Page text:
I have done a lot of writing around front-end technologies in the past; for this particular post, I want to focus on Angular and why it’s the best choice for the enterprise environment. Before we get into that, I think we need to figure out what I mean by enterprise environment. When I think of an enterprise, I think of large teams, lots of contributions, and something akin to a slow-moving ship. In short, it’s a large company with a lot of moving parts and often quite a few different projects. There are many enterprise companies out there, and I…

I’ve talked about Agile before, but I think it’s time to talk about it again. I’ve worked in so many different Agile environments and have talked to other developers about their company’s Agile approach. Time and time again I see the same issues crop up and I wanted to talk about them.

Meetings, meetings, meetings

Welcome to part 2 of my Svelte journey! If you haven’t seen part 1 you can read that here:

Part 1 includes a brief history of Svelte as well as my initial feedback of what I think of Svelte after going through the tutorials and seeing some of the capabilities.

So I didn’t want to just go through the tutorial and call it a day. I really wanted to give Svelte a proper spin. So I decided I would make a basic to-do list application. You can find the code for it on GitHub here:

So right off the bat…

This week I decided to give Svelte a go and build an app. I wanted to answer a few questions, namely, what is it? What does it bring to the table? Should you consider it for your next project? I’ve never used Svelte before so this will be a learning experience for me as well. This will be part 1 in a 2 part series of my journey into learning Svelte. I wanted to do this all in 1 post but I feel like I have too much to write about and I’d rather break it up a bit.

A brief history


Sorry if I didn’t include your favorite front-end thingy

I’ve done quite a few posts now about Angular vs React and I’ve gotten quite a lot of feedback. So I wanted to take a quick step back and examine how do we pick what our front-end is going to be done in? With hundreds of choices in how to build a front-end how do we decide? Well, hopefully, I can shed some light on that and help you come to a decision in an impartial way.

If you’re looking for some simple definitive “use this always” kind of thing I’m sorry this ain't it. While I certainly have a…

Ok, so I wrote a post about why I felt React was a bad library and another one about why I thought Angular was better and you guys had some thoughts. So rather than try and go through and respond to all of you individually, even though I’d really like to, I’m just going to try and respond to common themes in your responses.

For reference here are the other 2 posts I’m referring to (in order):

  1. Why we need to stop using React
  2. Why We Should Throw Out React and Pick Up Angular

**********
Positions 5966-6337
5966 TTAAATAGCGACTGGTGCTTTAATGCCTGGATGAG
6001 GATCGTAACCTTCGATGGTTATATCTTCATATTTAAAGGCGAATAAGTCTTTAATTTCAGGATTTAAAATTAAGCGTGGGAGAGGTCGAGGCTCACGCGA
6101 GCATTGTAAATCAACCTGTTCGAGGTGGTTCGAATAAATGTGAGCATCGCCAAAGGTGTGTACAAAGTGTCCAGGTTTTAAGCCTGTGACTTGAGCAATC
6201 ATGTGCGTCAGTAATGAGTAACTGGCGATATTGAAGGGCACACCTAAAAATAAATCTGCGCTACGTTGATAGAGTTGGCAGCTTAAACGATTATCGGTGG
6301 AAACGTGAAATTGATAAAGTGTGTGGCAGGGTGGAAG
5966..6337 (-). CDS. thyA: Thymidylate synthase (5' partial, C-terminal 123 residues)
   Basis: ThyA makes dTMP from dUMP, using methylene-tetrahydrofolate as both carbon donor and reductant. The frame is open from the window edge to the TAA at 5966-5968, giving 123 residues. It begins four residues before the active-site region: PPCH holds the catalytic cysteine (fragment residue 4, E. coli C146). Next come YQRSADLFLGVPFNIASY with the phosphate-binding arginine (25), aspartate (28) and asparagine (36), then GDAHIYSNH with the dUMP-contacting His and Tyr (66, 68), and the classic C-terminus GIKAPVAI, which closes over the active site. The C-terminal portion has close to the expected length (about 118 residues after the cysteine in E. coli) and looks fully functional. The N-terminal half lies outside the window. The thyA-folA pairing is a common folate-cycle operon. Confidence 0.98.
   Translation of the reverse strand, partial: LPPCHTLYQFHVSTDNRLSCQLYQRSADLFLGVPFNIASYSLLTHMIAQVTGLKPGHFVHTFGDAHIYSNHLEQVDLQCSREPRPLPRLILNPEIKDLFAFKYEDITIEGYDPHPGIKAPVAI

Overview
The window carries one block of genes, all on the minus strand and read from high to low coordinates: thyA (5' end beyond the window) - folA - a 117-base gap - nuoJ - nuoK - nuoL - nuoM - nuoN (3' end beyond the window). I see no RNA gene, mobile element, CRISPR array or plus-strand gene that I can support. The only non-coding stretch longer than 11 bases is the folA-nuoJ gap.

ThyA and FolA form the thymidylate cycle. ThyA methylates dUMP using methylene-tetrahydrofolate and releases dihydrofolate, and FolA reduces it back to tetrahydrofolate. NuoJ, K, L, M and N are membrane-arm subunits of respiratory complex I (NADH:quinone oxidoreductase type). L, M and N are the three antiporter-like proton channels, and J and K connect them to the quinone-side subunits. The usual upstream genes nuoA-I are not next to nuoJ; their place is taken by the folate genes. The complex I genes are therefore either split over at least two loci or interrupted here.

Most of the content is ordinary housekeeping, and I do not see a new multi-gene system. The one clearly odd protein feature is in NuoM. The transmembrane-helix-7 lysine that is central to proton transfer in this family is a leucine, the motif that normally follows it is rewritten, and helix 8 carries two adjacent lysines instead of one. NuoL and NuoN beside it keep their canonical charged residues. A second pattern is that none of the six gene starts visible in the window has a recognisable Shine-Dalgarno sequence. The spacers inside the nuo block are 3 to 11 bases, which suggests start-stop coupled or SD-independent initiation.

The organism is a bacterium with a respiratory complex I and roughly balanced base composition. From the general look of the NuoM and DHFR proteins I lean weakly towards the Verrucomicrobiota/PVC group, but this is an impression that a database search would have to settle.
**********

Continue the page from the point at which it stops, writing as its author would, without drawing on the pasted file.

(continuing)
You don’t have to read them…

Ok, so I wrote a bit about why I think we should stop using React. To summarize the article a bit, there were several main issues I had with React:

  1. It’s mostly hype that drives its popularity.
  2. It gives you too much freedom, which leads you to make some really basic mistakes early on that sabotage you’re app later.
  3. It’s a memory hog and not tree-shakable.
  4. Your React app becomes exponentially more complex the larger it gets making it a hassle to maintain.
  5. There’s nothing built into it (like form handling) so you have to write a lot of complex…

Before we even get started I can already hear you pounding away at your keyboards writing your angry response. I would ask that you read my full explanation before going off at me in the comments. I really want to emphasize that I’m not trying to attack you personally because you use React or like React. However, what I am trying to say is that I think that React leaves a lot to be desired. What I want to do is explore the pain points and detail why I think React is an overall flawed library.

It’s mostly hype

In the business world…

Over the course of the pandemic lockdown working from home has become more widely available and very popular. However, we’re now reading plenty of accounts of broken work from home promises from numerous companies. However, I believe that working from home was going to be the future for most jobs regardless of a global pandemic. Today I’m going to give you my top 2reasons why working from home was and still is inevitable.

There was already an Increase in remote jobs

The first reason is quite simply this, there were already a growing number of work from home opportunities before COVID (at least in tech). I’ve written before…

For some background, I’ve been writing code since I was pretty young. I’ve always had a passion for writing code and solving problems and I’ve been in the field professionally going on for 6 years now. One part of the job I had never really gotten into was being an interviewer.

That all changed early on in 2020 when I started giving technical interviews. When I started out I had some ideas of what I wanted to do and how I wanted to be as an interviewer. I drew most of what I wanted to do from experiences I had…

Sam Redmond

Programmer with a passion

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